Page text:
Published On: Fri, Aug 19th, 2016

Correspondent banking issue being addressed by Jamaica

andrew_holness3KINGSTON - Prime Minister Andrew Holness says the government of Jamaica is strengthening initiatives to tackle the threat of international banks ending their correspondent banking relationships with local financial institutions.

In order to reduce reputational risks and be in compliance with international regulations, particularly relating to criminal activity, such as money laundering, fraud and terrorist financing, international banks have threatened to cut ties with banks in the region in a de-risking move.

Holness, addressing a press conference on August 17, said he considers the issue “a clear and present danger”.

He noted that the government is working assiduously to lobby banking counterparts in the United States, as well as to engage local banks on ways to mitigate the threat.

Holness added that the government has held a series of consultations with stakeholders and has been working closely with banks to ensure compliance with international standards. He said he has also met with the Bank of Jamaica and the ministry of finance and the public service, to facilitate further discussion on the matter.

“At CARICOM, all the leaders agree that we would make a concerted effort to lobby the United States on ensuring that the correspondent banking issue does not de-stabilise the fiscal and economic growth security of the countries,” he said.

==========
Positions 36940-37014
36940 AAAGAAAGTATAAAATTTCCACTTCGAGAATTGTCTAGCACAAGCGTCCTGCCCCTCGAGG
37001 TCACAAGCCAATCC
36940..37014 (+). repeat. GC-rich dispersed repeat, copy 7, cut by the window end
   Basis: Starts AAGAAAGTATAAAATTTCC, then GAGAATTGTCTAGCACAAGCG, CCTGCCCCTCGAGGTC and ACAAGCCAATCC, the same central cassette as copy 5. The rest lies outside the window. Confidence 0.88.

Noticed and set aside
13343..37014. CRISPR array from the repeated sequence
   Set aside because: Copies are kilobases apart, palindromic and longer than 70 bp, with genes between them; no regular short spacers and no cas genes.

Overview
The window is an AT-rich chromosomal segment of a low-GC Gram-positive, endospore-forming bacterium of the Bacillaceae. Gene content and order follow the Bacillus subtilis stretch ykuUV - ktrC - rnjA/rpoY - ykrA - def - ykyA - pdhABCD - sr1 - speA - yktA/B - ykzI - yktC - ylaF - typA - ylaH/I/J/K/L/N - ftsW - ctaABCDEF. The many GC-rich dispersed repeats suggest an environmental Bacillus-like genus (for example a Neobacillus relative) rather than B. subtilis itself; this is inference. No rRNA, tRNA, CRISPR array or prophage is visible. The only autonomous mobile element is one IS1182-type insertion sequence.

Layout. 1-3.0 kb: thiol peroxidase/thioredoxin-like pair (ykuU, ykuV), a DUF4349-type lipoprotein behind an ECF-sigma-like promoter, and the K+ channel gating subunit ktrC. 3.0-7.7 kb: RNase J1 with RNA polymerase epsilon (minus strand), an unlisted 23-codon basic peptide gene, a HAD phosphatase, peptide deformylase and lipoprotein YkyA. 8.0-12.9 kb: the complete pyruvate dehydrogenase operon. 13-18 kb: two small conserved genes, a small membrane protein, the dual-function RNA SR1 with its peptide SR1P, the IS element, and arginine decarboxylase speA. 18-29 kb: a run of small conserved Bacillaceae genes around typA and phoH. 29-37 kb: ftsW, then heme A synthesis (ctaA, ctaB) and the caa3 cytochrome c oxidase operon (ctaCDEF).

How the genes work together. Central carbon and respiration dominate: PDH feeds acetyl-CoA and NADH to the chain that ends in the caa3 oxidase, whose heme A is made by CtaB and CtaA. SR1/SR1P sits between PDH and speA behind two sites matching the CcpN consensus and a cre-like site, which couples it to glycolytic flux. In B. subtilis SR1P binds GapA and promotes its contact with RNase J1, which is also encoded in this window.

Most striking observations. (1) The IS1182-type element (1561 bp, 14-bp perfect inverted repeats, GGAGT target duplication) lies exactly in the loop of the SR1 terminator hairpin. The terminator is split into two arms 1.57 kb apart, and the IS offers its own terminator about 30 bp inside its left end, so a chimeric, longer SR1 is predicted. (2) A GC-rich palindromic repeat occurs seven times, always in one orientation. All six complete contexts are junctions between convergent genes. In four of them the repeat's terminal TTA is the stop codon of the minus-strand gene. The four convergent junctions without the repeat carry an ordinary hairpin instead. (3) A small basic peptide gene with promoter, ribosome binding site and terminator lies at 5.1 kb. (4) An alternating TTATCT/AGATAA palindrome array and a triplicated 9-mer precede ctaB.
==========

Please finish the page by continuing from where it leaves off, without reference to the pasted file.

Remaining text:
The prime minister emphasised that countries in the region must move quickly to ensure that their legislative and regulatory frameworks align as much as possible with international banking requirements.

“The process is ongoing and I think that there is an evolving understanding on the part of the US regulators about the Jamaican challenges and the threats that de-risking poses,” he said.

Holness also commended local banks for initiatives already taken to mitigate the risks.

Correspondent banking involves banks in large countries facilitating certain transactions for other banks. This may include wire transfers, business transactions, deposits and gathering of documents on behalf of the other financial institution.

CARICOM has indicated that it will be hosting a global conference in the Caribbean aimed at strengthening this advocacy.

By Denise Dennis

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